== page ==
Tsukasa Taiko has actively participated in public events supporting the recovery from the 2011 Tohoku earthquake and tsunami disaster around Chicago. This year of 2015 included an event at the Richard J. Daley Center coupled with a photo exhibit chronicling the rebuilding process.
The Tsukasa Taiko Kids perform on drums during a fundraising concert for Japan's earthquake relief at the Chicago Cultural Center. (Brian Cassella/ Chicago Tribune / April 1, 2011)
2011 Japanese Earthquake Relief Fundraiser
Moments of hope sometimes emerge from tragedy, which is what happened Friday night at the Chicago Cultural Center.
For starters, a standing-room-only audience jammed the Cultural Center's sprawling Sidney R. Yates Gallery for a "Japanese Earthquake Relief Fundraiser." With minimum suggested donations starting at $50, the event was poised to generate significant financial help for a traumatized nation.
But there was also something beyond money at work here, with several of Chicago's most accomplished jazz artists – many of them Japanese and Japanese-American – producing music of heightened intensity and purpose. The audience responded enthusiastically, making the three-hour marathon an emotionally charged civic event, as well as a concert of distinction (even if the over-reverberant room posed acoustical challenges).
"Today, all of us are Japanese," Gov. Pat Quinn told the crowd, before yielding the podium to Sen. Richard Durbin and other speakers.
The most moving moments, however, came from the musicians, particularly when Chicago singer-pianist Yoko Noge led her thunderous Japanesque ensemble in sounds that fearlessly merged East and West, ancient and modern, simple and sophisticated.
Seated at an upright piano (couldn't the Cultural Center have provided a grand?), Noge dug deeply into the keys while sighing and crying and howling her original lyrics. Her voice remains a unique phenomenon in Chicago jazz, its bent-note phrases somehow fusing the folkloric music of Japan with the nuances of Chicago blues.
If Noge's sometimes throaty, sometimes piercing vocals had no other accompaniment than her lyrical pianism, she would have made an impact. But her Japanesque ensemble – staffed by veteran Chicago jazz and blues instrumentalists – built dramatically on her work.
Any band that features South Side adventurers Jimmy Ellis, Mwata Bowden and Edward Wilkerson, Jr., on saxophones is going to rattle the windows. Add to the mix blues guitarist Jimmy Burns, incendiary trombonist Bill McFarland, two Japanese taiko drummers and bassist Tatsu Aoki playing shamisen (an age-old Japanese plucked instrument), and you have the makings of a potential cross-cultural collision.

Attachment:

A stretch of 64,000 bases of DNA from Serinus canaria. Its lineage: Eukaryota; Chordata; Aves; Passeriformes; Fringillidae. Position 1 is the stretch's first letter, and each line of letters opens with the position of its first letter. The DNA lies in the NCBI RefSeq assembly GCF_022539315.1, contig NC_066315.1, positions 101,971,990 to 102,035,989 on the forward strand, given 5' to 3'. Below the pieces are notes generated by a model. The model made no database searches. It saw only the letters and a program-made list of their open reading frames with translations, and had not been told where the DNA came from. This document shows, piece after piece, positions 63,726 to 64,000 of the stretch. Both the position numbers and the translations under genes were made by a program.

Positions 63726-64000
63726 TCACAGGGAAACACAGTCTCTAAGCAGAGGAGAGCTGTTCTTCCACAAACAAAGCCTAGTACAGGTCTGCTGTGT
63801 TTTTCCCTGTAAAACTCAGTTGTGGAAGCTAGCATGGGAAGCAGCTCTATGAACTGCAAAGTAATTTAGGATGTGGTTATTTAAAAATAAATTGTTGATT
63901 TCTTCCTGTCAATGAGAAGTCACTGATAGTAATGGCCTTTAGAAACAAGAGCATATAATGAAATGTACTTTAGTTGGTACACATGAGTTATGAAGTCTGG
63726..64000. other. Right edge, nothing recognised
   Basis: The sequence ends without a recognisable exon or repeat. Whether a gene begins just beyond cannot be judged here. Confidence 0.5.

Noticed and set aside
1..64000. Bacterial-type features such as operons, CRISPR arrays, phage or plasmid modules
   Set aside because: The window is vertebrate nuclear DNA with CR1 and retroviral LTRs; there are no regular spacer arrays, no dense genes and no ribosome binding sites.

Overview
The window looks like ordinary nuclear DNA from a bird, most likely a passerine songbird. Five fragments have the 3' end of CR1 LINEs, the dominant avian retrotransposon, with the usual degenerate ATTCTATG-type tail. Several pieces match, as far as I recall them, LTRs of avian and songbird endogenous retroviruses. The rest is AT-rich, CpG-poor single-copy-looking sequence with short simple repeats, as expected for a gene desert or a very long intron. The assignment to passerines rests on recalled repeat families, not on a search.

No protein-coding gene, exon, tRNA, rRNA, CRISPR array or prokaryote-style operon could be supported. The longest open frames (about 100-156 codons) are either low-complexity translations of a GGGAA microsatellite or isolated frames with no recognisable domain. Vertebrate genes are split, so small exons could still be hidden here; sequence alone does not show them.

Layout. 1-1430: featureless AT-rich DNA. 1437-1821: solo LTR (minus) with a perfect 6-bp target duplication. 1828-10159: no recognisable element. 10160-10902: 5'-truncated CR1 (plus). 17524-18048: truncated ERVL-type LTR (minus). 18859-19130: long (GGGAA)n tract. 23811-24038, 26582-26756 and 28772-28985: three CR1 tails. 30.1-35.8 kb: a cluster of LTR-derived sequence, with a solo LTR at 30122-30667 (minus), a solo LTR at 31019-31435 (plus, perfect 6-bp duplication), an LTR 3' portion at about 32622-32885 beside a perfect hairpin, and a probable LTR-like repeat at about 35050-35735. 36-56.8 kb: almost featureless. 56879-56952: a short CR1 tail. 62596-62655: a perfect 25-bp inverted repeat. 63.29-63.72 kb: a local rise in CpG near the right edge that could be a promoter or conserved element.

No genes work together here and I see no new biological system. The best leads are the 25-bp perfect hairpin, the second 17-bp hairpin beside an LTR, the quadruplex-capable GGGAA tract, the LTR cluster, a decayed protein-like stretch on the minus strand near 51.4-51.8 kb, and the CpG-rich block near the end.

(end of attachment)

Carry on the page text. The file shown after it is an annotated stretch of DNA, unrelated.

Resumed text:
But these forces generally cohered, mostly because the performers listened to each other closely. When Noge sang, the jazz saxophonists stripped their lines to the essence, befitting the less-is-more aesthetic that courses through Noge's work. Once Noge yielded the floor to her horns, however, the saxophonists cut loose, braying as freely as if they were working an avant-garde jazz room.
Yoko turned in some of her most compelling work in "Tsunami," an original tune she had penned in response to the great Asian onslaught of 2004. Her lyrics expressed terror and wonder at a cataclysmic natural event, while the band surged alongside her.
But the evening was not Noge's alone. Chicago pianist Erwin Helfer reveled in boogie and blues, while soprano saxophonist Clark Dean (Noge's husband) played exuberant phrases in joyous duets. Even the repertoire they chose – classics by Fats Waller, Duke Ellington and others – radiated optimism.
The Tsukasa Taiko Kids shook the room, their high-pitched chants and slammed beats on taiko drums carrying forth sacred Japanese musical traditions.
Earlier in the evening, classical violinist Yuki Hashimori played a Vitali Chaconne poetically, though the echo in the room helped neither her nor the members of the Civic Orchestra of Chicago, who played next.
In a conventional concert, such amplification troubles would have been quite objectionable. On this occasion, however, everyone seemed to focus on the positive, in that so much life-affirming music was being created for such a noble cause.
Other Benefit events in 2011
Tuesday, April 12, 2011
6:00 PM - 11:00 PM
Hope: A Night of Jazz, Blues, World Musice & Human Fellowship for the Benefit of the People of Japan at Jazz Showcase
Venue: Jazz Showcase (806 S. Plymouth Ct. Chicago, IL 60605)
Thursday, April 14, 2011
Benefit for Japan collaboration with Stir Friday Night
The Playground Theater at 8pm
3209 N Halsted, Chicago, IL
Friday, April 15, 2011
Japan Tsunami Relief Benefit Dinner at Sunda Restaurant at 6pm-9:30pm.
Tsukasa kids, Toyoaki shamisen and Yoko Noge (private event)
Saturday, April 16, 2011
11:00 AM - Midnight
Benefit Concert for Japan, Old Town School of Folk Music
Venue: Old Town School of Folk Music (909 W. Armitage Chicago IL 60614)
Saturday, May 7, 2011
Japan Day at University of Chicago at 8pm
Saturday, May 14, 2011
Kellogg Northwestern University Japan Day Event
Friday, June 3, 2011
Japan Day Event
Saturday, June 11, 2011
Special Event Ganbatte Japan
Chef Judson Todd Allen - A Live Cooking Show Benefit Event For Japan!
Kenmore Live Studio
678 N Wells, Chicago, IL at 7pm
Event is open to the public and with complimentary admission!
Thu, June 23, Thursday 7:00 pm, 2011
Museum of Contemporary Art
220 East Chicago Avenue, Chicago, IL 60611
Thursday, June 30, 2011
Tsunami Benefit at Northeastern Illnois University at 4pm
5500 N Saint Louis Ave, Chicago
Sunday, September 4, 2011
Japan Awareness with KONISHIKI and Tsukasa Taiko at 9:30am
Village of Schaumburg - Prairie Center for the Arts Music Stage